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Research Bulletin (Iowa Agriculture and Home Economics Experiment Station)

Abstract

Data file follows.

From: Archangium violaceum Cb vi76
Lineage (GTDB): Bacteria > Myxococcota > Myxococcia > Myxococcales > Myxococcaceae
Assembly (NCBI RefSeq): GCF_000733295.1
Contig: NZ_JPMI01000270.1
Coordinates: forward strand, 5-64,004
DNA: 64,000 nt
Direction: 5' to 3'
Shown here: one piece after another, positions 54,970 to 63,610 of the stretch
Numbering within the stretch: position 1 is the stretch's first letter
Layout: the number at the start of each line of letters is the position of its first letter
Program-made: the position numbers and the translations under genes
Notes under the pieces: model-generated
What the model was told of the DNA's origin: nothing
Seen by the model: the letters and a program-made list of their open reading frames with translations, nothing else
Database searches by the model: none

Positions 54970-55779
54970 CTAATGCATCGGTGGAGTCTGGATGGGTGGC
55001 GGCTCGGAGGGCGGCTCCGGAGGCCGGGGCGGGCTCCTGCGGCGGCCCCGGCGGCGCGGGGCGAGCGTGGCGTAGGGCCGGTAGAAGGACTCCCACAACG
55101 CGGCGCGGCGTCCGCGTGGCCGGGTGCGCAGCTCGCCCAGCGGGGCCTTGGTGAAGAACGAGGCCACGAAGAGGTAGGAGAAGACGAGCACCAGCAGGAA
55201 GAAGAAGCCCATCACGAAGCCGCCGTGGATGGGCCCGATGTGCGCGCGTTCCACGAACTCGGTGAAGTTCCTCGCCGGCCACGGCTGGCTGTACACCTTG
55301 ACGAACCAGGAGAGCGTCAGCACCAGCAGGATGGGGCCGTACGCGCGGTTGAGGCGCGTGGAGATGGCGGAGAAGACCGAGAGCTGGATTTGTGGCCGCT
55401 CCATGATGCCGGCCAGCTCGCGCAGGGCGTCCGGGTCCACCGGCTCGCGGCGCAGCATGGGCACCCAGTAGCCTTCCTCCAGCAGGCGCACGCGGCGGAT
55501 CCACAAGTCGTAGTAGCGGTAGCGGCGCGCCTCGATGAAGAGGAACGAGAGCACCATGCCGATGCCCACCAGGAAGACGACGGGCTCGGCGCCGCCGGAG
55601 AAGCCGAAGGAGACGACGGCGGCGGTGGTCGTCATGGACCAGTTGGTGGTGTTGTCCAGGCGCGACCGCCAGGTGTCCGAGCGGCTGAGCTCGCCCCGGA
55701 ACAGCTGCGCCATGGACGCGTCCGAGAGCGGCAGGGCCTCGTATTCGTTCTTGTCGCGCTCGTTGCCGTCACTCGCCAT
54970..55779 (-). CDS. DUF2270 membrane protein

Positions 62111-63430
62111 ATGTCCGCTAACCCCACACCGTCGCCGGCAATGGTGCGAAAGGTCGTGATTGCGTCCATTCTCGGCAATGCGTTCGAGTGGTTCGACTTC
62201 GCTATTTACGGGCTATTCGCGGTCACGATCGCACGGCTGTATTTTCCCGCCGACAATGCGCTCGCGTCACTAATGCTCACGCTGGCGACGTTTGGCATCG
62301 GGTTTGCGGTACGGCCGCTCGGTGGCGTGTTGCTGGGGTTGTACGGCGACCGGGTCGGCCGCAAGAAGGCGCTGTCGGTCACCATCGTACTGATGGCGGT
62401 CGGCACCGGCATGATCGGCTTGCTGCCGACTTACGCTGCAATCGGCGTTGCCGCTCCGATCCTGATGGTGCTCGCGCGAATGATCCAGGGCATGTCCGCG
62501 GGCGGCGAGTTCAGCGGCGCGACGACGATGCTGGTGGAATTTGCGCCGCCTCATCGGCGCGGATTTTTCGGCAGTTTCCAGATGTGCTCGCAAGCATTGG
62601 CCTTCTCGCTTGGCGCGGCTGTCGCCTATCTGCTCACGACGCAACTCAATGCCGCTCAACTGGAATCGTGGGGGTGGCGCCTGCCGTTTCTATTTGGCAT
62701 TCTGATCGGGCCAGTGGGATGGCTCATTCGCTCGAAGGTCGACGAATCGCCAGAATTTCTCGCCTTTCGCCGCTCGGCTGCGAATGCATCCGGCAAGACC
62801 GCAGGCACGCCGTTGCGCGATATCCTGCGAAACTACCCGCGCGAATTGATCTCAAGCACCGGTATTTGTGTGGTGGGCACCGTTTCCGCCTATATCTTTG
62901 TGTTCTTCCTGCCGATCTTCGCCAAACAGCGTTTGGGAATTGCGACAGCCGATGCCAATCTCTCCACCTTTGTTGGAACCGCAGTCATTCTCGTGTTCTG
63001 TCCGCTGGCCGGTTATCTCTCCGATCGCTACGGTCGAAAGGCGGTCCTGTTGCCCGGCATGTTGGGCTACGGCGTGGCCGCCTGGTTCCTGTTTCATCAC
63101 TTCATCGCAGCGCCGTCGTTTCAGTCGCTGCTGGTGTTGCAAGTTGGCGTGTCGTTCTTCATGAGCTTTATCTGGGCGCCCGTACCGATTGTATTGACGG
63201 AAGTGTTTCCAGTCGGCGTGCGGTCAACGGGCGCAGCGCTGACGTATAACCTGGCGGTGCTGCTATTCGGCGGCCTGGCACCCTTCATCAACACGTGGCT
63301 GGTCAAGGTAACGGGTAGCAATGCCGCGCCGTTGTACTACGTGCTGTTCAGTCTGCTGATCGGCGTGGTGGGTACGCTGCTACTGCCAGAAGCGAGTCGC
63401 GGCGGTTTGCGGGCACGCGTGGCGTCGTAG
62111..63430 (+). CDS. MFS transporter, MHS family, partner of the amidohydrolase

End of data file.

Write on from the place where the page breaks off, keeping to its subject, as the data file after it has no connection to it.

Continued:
Much emphasis is placed on rate of gain in attempts to improve meat animals. However, little attention is given to composition of the carcass, except as it is indicated by the conformation of the live animals, largely because carcass data can be obtained only for progeny or relatives of the animals chosen for breeding purposes. Rate of gain and composition of carcasses are both determined by the growth rates of the constituent tissues. Hence, if there is more heritable variation in fat deposition, for example, than in growth of bone and muscle, selection for faster total gains would increase the rate of fat deposition more than it would the rate of bone and muscle growth, and fatter carcasses would result.

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